Heart failure can arise in a number of ways. Heart attack, high blood pressure and heart disease can all lead to heart failure. In short, any damage to your heart can disrupt its normal functioning.
However, despite its name, heart failure does not mean that the heart has stopped working. Rather, the heart is less efficient at pumping blood and oxygen to the body, resulting in symptoms such as fatigue, shortness of breath and difficulty with everyday activities.
We’re here to let you know that a heart failure diagnosis is not a death sentence! You can enjoy a happy and healthy life despite your condition. Along with some key lifestyle changes, a positive mindset and perseverance will help you through this journey.
Accepting Your Heart Failure Diagnosis
It’s important to know the signs of heart failure, speak with your doctor, and stay on top of your medication regimen and heart-healthy lifestyle changes.
For Wayne Brewer, professor and director of research at the School of Physical Therapy, Texas Woman’s University, adapting to this new lifestyle is just part of the process. “I’ve accepted the diagnosis, I’ve accepted the changes that I’ve had to make,” he said in patient interviews with the Houston Methodist DeBakey Heart & Vascular Center.
Important lifestyle changes that promote heart health include eating a balanced low-sodium diet, maintaining your medication regimen and getting regular exercise.
“I’ve sort of changed my goal with exercise,” said Brewer. “Before, it was to go out and do as much as I can and compete … Now it’s more for enjoyment, for health, and for maintaining my ability to do the things that I really like to do.”
It’s also important to monitor your symptoms and to call your doctor as soon as you notice new or worsening symptoms.
“I pay attention to my symptoms. If I feel a little fatigued on certain days, I may refrain from doing excess activity and plan to pace myself a little better,” said Brewer.
Race and Risk Factors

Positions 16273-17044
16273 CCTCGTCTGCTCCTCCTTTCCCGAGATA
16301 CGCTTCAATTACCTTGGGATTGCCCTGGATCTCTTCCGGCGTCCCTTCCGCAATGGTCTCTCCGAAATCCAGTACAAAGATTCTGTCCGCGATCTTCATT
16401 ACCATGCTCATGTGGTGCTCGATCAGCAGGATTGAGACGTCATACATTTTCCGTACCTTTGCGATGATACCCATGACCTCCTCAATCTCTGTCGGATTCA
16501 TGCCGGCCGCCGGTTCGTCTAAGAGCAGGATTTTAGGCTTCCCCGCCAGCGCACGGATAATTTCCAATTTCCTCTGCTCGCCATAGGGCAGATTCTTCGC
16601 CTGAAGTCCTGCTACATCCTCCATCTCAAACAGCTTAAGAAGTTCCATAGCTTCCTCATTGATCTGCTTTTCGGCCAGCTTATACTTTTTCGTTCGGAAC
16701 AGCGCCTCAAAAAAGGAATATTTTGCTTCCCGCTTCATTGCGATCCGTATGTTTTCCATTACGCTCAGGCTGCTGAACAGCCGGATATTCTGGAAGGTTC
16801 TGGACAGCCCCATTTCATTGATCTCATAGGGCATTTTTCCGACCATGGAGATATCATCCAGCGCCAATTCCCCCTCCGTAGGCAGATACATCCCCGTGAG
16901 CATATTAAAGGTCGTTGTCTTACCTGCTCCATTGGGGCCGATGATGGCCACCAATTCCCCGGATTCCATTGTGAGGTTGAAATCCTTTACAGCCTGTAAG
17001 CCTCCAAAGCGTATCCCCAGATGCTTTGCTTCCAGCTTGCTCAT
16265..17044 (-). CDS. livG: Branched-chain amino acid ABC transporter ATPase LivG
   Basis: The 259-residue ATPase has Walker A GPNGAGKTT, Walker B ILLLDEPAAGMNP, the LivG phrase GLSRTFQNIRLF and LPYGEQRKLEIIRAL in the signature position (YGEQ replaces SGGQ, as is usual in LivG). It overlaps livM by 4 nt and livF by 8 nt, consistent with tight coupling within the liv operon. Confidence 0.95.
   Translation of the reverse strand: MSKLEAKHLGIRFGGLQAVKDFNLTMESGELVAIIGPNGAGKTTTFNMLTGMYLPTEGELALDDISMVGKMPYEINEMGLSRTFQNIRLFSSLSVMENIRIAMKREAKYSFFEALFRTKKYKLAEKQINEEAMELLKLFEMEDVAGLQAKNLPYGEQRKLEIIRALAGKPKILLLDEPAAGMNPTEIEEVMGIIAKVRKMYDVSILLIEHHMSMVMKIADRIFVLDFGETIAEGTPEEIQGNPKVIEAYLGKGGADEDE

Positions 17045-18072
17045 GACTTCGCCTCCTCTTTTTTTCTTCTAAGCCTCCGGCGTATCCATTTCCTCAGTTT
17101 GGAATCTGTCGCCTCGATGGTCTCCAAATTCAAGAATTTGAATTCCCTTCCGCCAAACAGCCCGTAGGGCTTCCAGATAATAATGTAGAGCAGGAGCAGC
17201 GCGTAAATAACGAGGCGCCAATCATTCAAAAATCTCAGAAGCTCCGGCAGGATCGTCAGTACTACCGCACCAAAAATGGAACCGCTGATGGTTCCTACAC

Risk factors such as high blood pressure, diabetes, obesity, smoking and lack of exercise can increase the risk of heart failure.
“Unfortunately, many of the risk factors that predispose patients to developing heart disease and heart failure are more common in Black patients,” says Dr. Bryan Smith, advanced heart failure and transplant cardiologist at UChicago Medicine.
“For example, Black patients are more likely to have high blood pressure, and it is often more advanced and diagnosed at an earlier age than other groups. Because of higher rates of other cardiovascular risk factors such as diabetes, smoking, obesity, physical inactivity and high blood pressure, Black patients endure a greater burden of heart disease and heart failure,” Dr. Smith says.
“The question becomes: Why? It is a hard question to answer,” Dr. Joshua J. Joseph, assistant professor of medicine in the division of endocrinology, diabetes and metabolism at Ohio State College of Medicine, told Cardiology Today.
“We think it is partially due to mistrust of the healthcare system. It is partially due to the social determinants of health—socioeconomic status and how that influences health over time. Racism, especially structural racism, is a persistent source of stress, drives mistrust and social determinants of health and is associated with lower Life’s Simple 7,” Dr. Joseph says.
Faith and Perseverance
Brewer, who did not present traditional heart failure risk factors like diabetes and high blood pressure, says the biggest challenge has been getting people to “understand that not all heart disease is necessarily due to lifestyle factors.”
“I think a lot of people assign a certain degree of responsibility to individuals, assuming that they do certain things [that cause heart failure],” he said. “In many cases that’s true, but for me, I didn’t have the traditional risk factors … that would have led to that.”
Brewer has found that a positive outlook and not getting caught up in the “small stuff” is really what it boils down to. He said, “I think we get caught in all the minutiae of the negativity and stuff like that. There’s a lot of great things happening all around you. You’ve just got to look at it … That changed how I look at things.”
Research has shown that an optimistic mindset can positively impact heart failure recovery, and heart health in general.
“I think the key thing is, we have to have faith and perseverance with this [condition],” said Brewer. “I know this is something I’m going to live with for the rest of my life … I know there’s going to be some days that are better than others. I think it’s all about keeping things in perspective … I really just try to do the best I can to live the healthiest life that’s possible.”
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